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Queries and theories after Paris killing of Kurdish activist

Queries and theories after Paris killing of Kurdish activist
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Although France and Turkey are officially condemning the killing of three Kurdish activists in Paris, there are additional comments and questions from both countries.

Bodies of the three women were found at the Kurdish Information Centre in Paris. The victims have been named as Fidan Dogan, Leyla Soylemez and Sakine Cansiz who helped set up the Kurdistan Workers Party the PKK in the early 1980s.

With all three women shot in the head, French Interior Minister Manuel Valls has said the victims had been “without a doubt, executed” and called the killings “assassinations”.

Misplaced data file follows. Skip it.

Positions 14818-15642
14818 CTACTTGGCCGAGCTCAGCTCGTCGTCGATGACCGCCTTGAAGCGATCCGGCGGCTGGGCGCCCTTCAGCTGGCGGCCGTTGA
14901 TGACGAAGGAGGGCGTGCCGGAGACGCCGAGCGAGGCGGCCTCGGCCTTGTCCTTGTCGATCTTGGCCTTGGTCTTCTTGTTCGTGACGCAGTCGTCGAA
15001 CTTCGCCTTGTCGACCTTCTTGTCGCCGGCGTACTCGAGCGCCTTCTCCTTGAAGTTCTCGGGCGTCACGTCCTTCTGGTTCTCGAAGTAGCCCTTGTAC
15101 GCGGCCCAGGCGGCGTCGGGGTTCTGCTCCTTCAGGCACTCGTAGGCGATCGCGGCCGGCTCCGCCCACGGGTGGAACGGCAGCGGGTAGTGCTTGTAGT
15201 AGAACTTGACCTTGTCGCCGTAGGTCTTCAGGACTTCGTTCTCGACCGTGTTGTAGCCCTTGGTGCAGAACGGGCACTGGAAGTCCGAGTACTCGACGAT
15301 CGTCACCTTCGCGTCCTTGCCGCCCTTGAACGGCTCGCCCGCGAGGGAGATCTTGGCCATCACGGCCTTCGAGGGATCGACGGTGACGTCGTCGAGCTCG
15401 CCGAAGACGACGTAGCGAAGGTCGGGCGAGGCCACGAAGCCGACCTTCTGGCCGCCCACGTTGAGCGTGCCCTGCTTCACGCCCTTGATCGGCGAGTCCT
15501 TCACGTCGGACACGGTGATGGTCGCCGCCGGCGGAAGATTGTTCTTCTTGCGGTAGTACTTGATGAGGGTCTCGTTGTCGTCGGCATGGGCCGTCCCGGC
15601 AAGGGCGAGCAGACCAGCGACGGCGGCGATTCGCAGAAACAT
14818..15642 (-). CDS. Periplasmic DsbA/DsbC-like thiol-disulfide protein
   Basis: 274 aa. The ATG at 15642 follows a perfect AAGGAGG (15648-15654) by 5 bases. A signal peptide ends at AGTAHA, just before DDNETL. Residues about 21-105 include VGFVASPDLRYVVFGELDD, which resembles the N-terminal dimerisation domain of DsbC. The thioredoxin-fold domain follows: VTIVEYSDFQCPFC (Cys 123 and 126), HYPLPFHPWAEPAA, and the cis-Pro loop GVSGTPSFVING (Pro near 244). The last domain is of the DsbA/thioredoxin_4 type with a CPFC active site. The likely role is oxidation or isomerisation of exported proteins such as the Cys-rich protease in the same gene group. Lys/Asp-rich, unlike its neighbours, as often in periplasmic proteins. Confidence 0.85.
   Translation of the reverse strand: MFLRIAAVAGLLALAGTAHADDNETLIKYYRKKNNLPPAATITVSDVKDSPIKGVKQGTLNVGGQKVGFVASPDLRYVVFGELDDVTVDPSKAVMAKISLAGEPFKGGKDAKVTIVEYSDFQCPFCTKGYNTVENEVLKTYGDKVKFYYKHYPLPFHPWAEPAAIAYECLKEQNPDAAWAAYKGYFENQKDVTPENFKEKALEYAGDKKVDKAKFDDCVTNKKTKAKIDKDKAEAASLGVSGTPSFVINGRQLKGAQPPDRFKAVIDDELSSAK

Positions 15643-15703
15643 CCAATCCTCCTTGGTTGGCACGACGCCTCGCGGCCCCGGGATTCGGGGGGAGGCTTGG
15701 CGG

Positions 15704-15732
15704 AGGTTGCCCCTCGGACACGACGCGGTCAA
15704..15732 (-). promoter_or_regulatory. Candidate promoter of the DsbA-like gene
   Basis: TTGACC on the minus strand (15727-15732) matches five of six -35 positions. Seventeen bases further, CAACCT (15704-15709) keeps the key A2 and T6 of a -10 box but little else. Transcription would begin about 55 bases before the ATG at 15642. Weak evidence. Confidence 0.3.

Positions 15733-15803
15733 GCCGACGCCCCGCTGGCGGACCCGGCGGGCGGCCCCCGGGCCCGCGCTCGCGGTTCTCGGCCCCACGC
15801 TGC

French President Francois Hollande made no such conclusion, but did call the crime “horrible”.

The PKK has waged a 28-year insurgency against the Turkish state and is considered a terrorist organisation by Ankara, Washington and the EU.

The deputy chairman of Turkey’s leading Justice and Development party Huseyin Celik blamed the deaths on a PKK internal feud.

However, Turkey’s prime minister Recep Tayyip Erdogan said it is too early to tell and the killings could be “provocation” at a time when the government has admitted to holding talks with jailed PKK leader Abdullah Ocalan.

Kurdish activists have suggested the Turkish state was responsible for the women’s deaths.